About this WINE
The Domaine Fourrier is a domaine in the Gevrey-Chambertin region of Burgundy. In 1994, having previously done six month internships with Henry Jayer and Domaine Drouhin, Oregon, either side of military service, Jean-Marie Fourrier took over the domaine from his father Jean-Claude who had been working since the age of fourteen, on the death of his own father in 1961. Jean-Marie had his own views on how best to run the vineyards and make the wine, and his own markets to create. He is assisted by his sister Isabelle, in the vineyards, and by his English wife Vicki.
Jean-Marie has expanded the range by vinifying and bottling apart each of the Gevrey 1er crus which is father used to blend together, and by increasing domaine bottling to 100% excepting the produce of young vines. In general though he is lucky enough to be working with very old vines, mostly planted between the two World Wars, and thus only with local genetic material and not modern clones.
Fourrier does not fit into any specific camp of vignerons. He is not biodynamic though his approach shares much with the more sensitive protagonists of that philosophy. You have to get it right in the vineyard, which means being there all the time, and understanding equilibrium. Yields are restricted through pruning, debudding and careful management of vigour – he is not a fan of green harvesting, nor for that matter of leaf-plucking in July.
In the cellar, Jean-Marie is looking to preserve the silkiness of the fruit in his wine. There is a vibrating sorting table, after which the grapes are entirely de-stemmed (he tried using stems in 1995 with unsatisfactory results, but may experiment again in his new, purpose-built cuvérie.) The vats are not cooled at the start of fermentation, Jean-Marie being happy with the natural 3 to 4 day pre-maceration before the grapes start to ferment of their own accord. The skins are punched down, manually, two to four times a day, but there is no pumping over. After fermentation Jean-Marie does cool the vats down to about 12°c, which inhibits the early onset of malolactic fermentation.
All the wines, whether village or grand cru, are matured in 20% new oak, the idea being to keep renewing the barrel cellar rather than to influence the fruit with any barrel flavours. For Jean-Marie’s ideas on steam cleaning barrels, please see page x. The wines are not racked at all until transferred to tank about two months before bottling in the spring, eighteen months after harvest.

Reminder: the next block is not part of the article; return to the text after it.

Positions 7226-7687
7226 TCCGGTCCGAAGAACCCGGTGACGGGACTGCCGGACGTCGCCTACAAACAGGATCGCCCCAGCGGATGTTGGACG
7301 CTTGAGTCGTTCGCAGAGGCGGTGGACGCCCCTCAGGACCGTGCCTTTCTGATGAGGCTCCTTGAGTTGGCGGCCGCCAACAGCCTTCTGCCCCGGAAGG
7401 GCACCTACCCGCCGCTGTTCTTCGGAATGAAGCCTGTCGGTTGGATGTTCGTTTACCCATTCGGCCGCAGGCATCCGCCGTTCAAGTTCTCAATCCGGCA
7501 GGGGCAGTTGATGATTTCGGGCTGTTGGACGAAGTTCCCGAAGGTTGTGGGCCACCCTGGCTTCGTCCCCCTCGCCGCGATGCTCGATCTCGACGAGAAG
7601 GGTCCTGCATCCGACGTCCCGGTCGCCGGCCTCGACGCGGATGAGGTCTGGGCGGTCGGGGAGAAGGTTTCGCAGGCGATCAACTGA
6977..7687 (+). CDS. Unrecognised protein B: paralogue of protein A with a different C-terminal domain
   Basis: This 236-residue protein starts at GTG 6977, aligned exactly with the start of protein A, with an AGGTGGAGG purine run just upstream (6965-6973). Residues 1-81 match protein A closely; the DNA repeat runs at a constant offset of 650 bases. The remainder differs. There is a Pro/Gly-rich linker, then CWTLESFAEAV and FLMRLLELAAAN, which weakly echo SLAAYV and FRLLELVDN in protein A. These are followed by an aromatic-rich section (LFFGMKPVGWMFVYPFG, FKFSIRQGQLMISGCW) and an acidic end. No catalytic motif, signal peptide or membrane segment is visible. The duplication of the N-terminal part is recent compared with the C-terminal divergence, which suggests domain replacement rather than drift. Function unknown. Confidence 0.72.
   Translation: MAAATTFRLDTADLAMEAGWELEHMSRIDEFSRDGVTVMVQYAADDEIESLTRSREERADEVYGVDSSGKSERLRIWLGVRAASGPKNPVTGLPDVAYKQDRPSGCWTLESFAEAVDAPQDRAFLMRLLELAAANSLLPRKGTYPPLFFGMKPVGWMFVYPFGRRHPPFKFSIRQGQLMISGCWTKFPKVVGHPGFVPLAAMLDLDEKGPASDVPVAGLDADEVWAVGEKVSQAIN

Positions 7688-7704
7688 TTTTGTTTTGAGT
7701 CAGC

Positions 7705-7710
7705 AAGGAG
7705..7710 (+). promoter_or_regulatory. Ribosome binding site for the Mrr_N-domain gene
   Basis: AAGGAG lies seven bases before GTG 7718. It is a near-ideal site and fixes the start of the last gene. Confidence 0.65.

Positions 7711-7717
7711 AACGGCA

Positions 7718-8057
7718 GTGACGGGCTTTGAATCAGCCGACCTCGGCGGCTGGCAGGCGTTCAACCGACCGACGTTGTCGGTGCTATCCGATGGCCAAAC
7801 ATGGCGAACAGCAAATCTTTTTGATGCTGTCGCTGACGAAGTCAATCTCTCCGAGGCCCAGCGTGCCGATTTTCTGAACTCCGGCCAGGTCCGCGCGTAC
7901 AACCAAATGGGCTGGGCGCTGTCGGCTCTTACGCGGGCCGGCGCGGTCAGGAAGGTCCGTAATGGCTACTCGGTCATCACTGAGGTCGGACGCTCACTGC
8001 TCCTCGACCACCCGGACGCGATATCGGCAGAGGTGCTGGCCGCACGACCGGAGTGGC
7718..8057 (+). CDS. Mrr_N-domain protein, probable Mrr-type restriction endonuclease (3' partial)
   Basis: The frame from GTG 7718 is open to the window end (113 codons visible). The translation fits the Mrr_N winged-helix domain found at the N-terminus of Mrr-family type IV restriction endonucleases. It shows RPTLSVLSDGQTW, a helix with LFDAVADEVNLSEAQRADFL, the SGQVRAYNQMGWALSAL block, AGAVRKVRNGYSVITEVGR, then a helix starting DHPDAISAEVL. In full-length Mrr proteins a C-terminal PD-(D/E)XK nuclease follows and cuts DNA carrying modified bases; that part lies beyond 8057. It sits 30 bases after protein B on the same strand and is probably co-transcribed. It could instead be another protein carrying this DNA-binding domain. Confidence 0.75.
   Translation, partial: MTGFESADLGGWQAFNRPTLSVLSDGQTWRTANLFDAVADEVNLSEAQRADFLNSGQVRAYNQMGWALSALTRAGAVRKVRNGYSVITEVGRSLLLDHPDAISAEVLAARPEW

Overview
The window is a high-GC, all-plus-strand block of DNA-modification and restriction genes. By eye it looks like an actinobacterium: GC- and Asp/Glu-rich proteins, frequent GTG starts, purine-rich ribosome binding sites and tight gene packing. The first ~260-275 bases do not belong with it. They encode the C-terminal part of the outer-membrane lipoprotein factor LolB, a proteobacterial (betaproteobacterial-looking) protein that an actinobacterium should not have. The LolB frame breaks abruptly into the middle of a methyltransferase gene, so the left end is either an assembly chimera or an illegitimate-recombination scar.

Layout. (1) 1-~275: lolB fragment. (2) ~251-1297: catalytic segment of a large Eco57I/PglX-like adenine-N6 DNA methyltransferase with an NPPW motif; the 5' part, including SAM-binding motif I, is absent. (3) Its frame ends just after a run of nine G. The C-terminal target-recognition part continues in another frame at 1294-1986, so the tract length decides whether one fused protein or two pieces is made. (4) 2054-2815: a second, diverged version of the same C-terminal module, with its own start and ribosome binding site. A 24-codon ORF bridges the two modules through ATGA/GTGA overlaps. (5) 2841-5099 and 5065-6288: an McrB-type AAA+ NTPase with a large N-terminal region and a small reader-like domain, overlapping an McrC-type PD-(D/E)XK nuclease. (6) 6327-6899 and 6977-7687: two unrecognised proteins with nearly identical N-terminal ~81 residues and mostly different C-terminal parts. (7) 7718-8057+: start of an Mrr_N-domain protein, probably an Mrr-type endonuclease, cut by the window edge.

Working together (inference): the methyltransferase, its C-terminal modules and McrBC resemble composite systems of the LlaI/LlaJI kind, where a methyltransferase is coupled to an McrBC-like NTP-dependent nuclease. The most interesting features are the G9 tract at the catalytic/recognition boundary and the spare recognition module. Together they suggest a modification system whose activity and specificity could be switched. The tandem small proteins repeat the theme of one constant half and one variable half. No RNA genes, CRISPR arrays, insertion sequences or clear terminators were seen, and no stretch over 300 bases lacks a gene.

The results of all this meticulous work are very appealing wines, each of which shows the character of its provenance quite clearly. The wines are bright in colour but not exceptionally deep, with very pure red fruit flavours on the nose. The shape of the wine thereafter depends on the vineyard. Tannins are typically fine-boned except where the cru (Clos Solon, Combe aux Moines) dictates otherwise.
Jasper Morris MW, Burgundy Wine Director and author of the award-winning Inside Burgundy comprehensive handbook.
Bourgogne Blanc is the appellation used to refer to generic white wines from Burgundy, a wide term which allows 384 separate villages to produce a white wine with the label ‘Bourgogne.’ As a result of this variety, Bourgogne Blanc is very hard to characterise with a single notable style, however the wines are usually dominated by the presence of Chardonnay, which is just about the only common factor between them. That being said, Chardonnay itself varies based on the environmental factors, so every bottle of Bourgogne Blanc will vary in some way from the next! Pinot Blanc and Pinot Gris are also permitted for use in Bourgogne Blanc under the regulations of the appellation.
As Bourgogne Blanc is very much an entry-level white wine for most regions in Burgundy, prices are usually very reasonable, and due to the terroir and climate of Burgundy, Bourgogne Blanc wines tend to have a strong acidity to them, combined with a vibrant and often fruity palate when compared with other whites from the New World, say, allowing fantastic matchmaking with many different kinds of food.
Pinot Noir is probably the most frustrating, and at times infuriating, wine grape in the world. However when it is successful, it can produce some of the most sublime wines known to man. This thin-skinned grape which grows in small, tight bunches performs well on well-drained, deepish limestone based subsoils as are found on Burgundy's Côte d'Or.
Pinot Noir is more susceptible than other varieties to over cropping - concentration and varietal character disappear rapidly if yields are excessive and yields as little as 25hl/ha are the norm for some climats of the Côte d`Or.
Because of the thinness of the skins, Pinot Noir wines are lighter in colour, body and tannins. However the best wines have grip, complexity and an intensity of fruit seldom found in wine from other grapes. Young Pinot Noir can smell almost sweet, redolent with freshly crushed raspberries, cherries and redcurrants. When mature, the best wines develop a sensuous, silky mouth feel with the fruit flavours deepening and gamey "sous-bois" nuances emerging.
The best examples are still found in Burgundy, although Pinot Noir`s key role in Champagne should not be forgotten. It is grown throughout the world with notable success in the Carneros and Russian River Valley districts of California, and the Martinborough and Central Otago regions of New Zealand.